They help us predict where a lot of people will sell, pushing the price down, as well as where a lot of people are going to buy, pushing the price up.

This next part is key to understanding technical analysis:

Below you see the Bitcoin / USD price chart, on a weekly time frame, with two yellow “trend lines” drawn on it.

Notice how it seems like the price was “trapped” within the two yellow lines?

Also, when the price finally broke out above the upper line, notice how it shot up like crazy?

This pattern is called a “symmetric triangle”, and is generally a bullish (optimistic) sign. Let’s go through it in detail so that you can learn to spot them on other price charts.

The Yellow Lines:

  • The lower line is called the support line. This is the “price floor” where we bounce back up, or at least don’t fall below.
  • The upper line is called the resistance line. This acts as a roof, where the price is pushed back down whenever it nears it.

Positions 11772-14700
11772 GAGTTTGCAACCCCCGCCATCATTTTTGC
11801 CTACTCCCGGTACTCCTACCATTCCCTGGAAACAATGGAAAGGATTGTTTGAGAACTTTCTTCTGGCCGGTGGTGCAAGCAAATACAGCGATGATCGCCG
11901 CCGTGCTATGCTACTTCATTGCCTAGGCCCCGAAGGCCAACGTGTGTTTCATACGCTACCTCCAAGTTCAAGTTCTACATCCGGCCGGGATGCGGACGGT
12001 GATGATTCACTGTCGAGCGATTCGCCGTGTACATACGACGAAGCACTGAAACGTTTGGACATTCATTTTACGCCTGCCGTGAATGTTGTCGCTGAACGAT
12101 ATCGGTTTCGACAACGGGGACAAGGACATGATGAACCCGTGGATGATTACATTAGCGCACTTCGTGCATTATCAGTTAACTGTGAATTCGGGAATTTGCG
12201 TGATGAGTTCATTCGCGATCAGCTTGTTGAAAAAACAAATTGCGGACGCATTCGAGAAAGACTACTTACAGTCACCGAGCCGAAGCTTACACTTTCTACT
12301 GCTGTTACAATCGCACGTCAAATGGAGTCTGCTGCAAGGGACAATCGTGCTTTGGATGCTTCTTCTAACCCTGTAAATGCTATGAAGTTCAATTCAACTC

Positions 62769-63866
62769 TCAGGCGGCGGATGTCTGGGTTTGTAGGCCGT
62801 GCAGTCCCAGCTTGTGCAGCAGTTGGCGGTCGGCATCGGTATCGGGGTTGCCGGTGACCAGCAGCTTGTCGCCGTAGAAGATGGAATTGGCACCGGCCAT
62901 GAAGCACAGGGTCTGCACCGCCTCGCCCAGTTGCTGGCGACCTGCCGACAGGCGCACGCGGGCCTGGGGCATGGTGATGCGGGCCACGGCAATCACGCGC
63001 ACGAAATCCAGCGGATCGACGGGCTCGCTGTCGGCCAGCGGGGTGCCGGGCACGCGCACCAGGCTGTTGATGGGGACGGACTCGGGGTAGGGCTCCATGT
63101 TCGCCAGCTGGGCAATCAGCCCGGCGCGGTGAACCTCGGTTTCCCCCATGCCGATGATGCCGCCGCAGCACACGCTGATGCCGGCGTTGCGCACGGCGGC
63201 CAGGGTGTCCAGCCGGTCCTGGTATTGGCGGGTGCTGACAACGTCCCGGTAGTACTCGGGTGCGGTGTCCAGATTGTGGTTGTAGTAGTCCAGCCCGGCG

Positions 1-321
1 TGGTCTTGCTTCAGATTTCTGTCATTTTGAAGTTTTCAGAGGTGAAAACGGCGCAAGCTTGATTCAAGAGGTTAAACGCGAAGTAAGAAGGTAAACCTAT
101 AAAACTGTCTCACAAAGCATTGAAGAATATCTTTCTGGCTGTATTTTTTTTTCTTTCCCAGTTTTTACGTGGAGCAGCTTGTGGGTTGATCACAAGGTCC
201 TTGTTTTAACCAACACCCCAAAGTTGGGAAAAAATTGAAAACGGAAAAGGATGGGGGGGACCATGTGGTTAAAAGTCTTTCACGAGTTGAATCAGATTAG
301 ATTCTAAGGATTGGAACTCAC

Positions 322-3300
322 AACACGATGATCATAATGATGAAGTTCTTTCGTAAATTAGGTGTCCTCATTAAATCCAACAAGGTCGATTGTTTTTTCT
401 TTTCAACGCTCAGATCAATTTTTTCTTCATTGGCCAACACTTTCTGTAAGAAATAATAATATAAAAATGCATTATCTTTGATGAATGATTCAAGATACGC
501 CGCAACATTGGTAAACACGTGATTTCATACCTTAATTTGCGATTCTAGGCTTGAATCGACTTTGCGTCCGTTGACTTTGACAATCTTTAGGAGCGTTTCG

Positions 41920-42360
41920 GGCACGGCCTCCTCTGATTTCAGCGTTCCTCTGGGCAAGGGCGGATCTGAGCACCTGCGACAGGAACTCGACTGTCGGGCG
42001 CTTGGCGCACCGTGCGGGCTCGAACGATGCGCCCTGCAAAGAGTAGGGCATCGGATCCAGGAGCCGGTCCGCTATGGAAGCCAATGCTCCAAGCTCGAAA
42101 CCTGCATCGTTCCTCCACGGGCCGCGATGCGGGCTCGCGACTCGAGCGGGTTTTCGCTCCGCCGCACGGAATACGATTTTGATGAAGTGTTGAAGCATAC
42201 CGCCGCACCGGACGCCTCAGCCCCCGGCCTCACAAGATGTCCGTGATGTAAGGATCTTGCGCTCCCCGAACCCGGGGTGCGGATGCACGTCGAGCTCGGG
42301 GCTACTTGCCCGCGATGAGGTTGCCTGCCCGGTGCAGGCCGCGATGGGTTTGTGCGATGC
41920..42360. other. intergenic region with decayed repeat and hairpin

The Red Circle:

I’ve highlighted something with the red ring, something important – previous resistance turned into support.

We finally broke above the resistance line, and “successfully tested it as support”, meaning that after breaking above it we fell back down to the line, but bounced back up (like you see in the red ring above).

Think of it as turning the previous resistance into a springboard for further growth.

When you see stuff like that, previous resistance turned into support, it’s time to buy.

If we do the opposite – break down below the support, and turn the previous support line into resistance – run for your life!